Trump and 18 Georgia allies charged with meddling in 2020 election

ATLANTA (AP) – donald trump and 18 allies were indicted Monday in Georgia for plotting to reverse his 2020 election defeat in the state. Prosecutors resorted to a law usually associated with gangsters to frame the former president, lawyers and other top aides on a wide-ranging criminal conspiracy aimed at saving him from power.

The 97-page indictment details dozens of acts by Trump and his allies undo his defeat in the battleground stateThese include berating Georgia’s Republican Secretary of State to find enough votes to stay in power, harassing officials with false allegations of voter fraud, and attempting to persuade Georgia lawmakers to ignore the will of voters and to appoint a new list of electors favorable to Trump. A plan to tamper with voting machines in a Georgia county and steal data is also described.

“Trump and the other defendants charged in this indictment refused to accept that Trump lost and knowingly and willfully engaged in a conspiracy to unlawfully alter the outcome of the election in Trump’s favour,” the statement said Monday night indictment issued by the Fulton County Office of District Attorney Fani Willis.

Other defendants included former White House Chief of Staff Mark Meadows; Trump’s personal attorney Rudy Giuliani; and a Trump administration Justice Department official, Jeffrey Clark, who has been pushing ahead with efforts to make amends for his Georgia election defeat. Several other attorneys, including John Eastman, Sidney Powell and Kenneth Chesebro, who had come up with legally questionable ideas to falsify the findings, were also charged.

Willis said the accused had until noon on August 25 to surrender voluntarily. She also said she plans to request a hearing date within six months.

The document describes the former President of the United States, the former White House chief of staff, Trump’s attorneys and the former mayor of New York as members of a “criminal organization” who were part of a “corporation” that operated in Georgia and other countries States – Language conjuring up the operations of mafia bosses and gang leaders.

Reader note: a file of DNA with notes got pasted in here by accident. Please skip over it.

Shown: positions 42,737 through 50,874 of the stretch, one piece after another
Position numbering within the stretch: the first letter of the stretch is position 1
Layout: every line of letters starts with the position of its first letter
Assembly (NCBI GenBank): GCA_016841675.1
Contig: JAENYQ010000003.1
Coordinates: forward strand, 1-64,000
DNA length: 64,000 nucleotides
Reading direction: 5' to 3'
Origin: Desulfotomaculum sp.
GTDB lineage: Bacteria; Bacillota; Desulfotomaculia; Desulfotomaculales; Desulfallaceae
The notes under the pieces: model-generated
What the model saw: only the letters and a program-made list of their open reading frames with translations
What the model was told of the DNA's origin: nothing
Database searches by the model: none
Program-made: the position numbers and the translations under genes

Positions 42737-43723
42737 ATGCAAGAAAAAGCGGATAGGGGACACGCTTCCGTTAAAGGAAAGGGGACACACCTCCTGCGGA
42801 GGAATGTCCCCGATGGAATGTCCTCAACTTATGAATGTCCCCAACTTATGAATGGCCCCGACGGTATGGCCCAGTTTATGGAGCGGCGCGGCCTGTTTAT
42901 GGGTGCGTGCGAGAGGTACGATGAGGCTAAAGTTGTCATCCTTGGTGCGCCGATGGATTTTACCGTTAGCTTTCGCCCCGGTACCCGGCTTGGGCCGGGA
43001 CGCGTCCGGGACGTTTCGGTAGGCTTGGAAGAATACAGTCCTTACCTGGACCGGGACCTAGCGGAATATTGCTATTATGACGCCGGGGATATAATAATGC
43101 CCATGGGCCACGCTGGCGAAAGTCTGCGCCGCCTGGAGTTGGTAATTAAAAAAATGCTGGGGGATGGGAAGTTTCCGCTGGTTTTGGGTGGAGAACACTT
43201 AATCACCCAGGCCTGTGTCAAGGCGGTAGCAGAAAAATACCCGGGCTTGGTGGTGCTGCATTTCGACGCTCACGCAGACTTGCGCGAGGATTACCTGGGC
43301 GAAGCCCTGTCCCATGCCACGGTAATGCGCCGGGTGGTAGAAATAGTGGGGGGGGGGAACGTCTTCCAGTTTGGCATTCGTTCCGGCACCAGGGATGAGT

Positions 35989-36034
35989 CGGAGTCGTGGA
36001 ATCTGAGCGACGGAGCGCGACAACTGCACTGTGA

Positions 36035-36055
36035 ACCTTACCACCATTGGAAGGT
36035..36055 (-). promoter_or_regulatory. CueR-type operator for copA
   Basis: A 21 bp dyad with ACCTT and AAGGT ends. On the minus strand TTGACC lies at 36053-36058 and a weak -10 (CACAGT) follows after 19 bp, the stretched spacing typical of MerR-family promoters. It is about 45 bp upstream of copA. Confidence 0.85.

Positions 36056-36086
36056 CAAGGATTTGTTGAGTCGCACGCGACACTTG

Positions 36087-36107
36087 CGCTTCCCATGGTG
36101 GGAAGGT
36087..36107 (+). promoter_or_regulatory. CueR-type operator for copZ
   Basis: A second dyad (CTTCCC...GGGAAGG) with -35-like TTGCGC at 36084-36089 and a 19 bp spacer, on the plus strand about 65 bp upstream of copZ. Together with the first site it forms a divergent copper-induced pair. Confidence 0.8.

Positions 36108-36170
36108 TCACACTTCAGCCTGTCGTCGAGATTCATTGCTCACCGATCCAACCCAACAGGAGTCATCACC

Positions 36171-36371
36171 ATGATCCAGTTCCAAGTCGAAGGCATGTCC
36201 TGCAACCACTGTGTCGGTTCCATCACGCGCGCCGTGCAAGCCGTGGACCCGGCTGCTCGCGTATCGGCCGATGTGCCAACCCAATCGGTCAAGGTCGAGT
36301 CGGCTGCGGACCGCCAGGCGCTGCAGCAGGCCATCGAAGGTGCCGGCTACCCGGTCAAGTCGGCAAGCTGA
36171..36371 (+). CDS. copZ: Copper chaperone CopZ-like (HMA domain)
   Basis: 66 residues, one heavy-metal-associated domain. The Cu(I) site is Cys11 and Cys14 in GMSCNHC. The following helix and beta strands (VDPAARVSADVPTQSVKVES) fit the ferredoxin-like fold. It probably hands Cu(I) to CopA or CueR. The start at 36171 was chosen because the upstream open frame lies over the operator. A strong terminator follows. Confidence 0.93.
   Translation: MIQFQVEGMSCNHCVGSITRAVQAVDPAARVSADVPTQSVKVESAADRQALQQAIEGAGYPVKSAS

The indictment presents a remarkable spate of criminal cases — four in five months, each in a different city — that would be disheartening to anyone, let alone a defendant who is also running for president.

It comes just two weeks after the Justice Department’s special counsel indicted him on a sweeping charge conspiracy to overthrow the electionThis underscores how, two and a half years later, after a protracted investigation in the wake of the January 6, 2021 US Capitol riot, prosecutors have now taken steps to hold Trump accountable for an attack on the very foundations of American democracy.

The extensive network of defendants in the Georgia case — 19 in all — differs from the more focused case of special counsel Jack Smith, who so far has only named Trump as a defendant.

The Georgia case is also notable in that, unlike the two federal lawsuits he faces, if Trump were elected president he would not have the option to seek a self-pardon or the outcome through the appointment of an attorney general to control, which could theoretically ensure abolition.

As indictments mount, Trump — the leading Republican presidential nominee in 2024 — often refers to his award the only past president to be prosecuted. He is campaigns and fundraising He explores these issues and portrays himself as a victim of Democratic prosecutors who are out to get him.

Republican allies once again quickly banded together in Trump’s defense. “Americans are seeing through this desperate deception,” House Speaker Kevin McCarthy wrote on the platform formerly known as Twitter.

Charges against Trump include violations of the state Racketeer Influenced and Corrupt Organizations (RICO) law, as well as other offenses such as conspiracy to commit forgery and conspiracy to make false statements.

The indictment alleges that Trump made false testimony and writings about a series of claims he made to Georgia Secretary of State Brad Raffensperger and other state election officials on Jan. 2, 2021, including that up to 300,000 Ballots “mysteriously fell into the electoral rolls.” More than 4,500 people voted in the 2020 election who were not on the registration lists, and Ruby Freeman, a Fulton County poll worker, is said to be a “professional voter fraudster.”

It is also mentioned in the indictment now infamous December 18, 2020, session in the Oval Office, where Trump allies, including Sidney Powell and Michael Flynn, the former national security adviser, proposed ordering the military to confiscate voting equipment and appointing a special prosecutor to investigate allegations of voter fraud in Georgia and other key states that Trump lost had to examine.

Prosecutors say the White House meeting, which Giuliani attended, was part of an attempt to influence “the outcome” of the election. Days later, prosecutors said, Meadows traveled to Cobb County and attempted to observe a signature match check being conducted, “although the trial was not open to the public.” Several state officials prevented the then chief of staff from entering the restricted area.

Tom Vazquez

Tom Vazquez is a USTimeToday U.S. News Reporter based in London. His focus is on U.S. politics and the environment. He has covered climate change extensively, as well as healthcare and crime. Tom Vazquez joined USTimeToday in 2023 from the Daily Express and previously worked for Chemist and Druggist and the Jewish Chronicle. He is a graduate of Cambridge University. Languages: English. You can get in touch with Tom Vazquez by emailing

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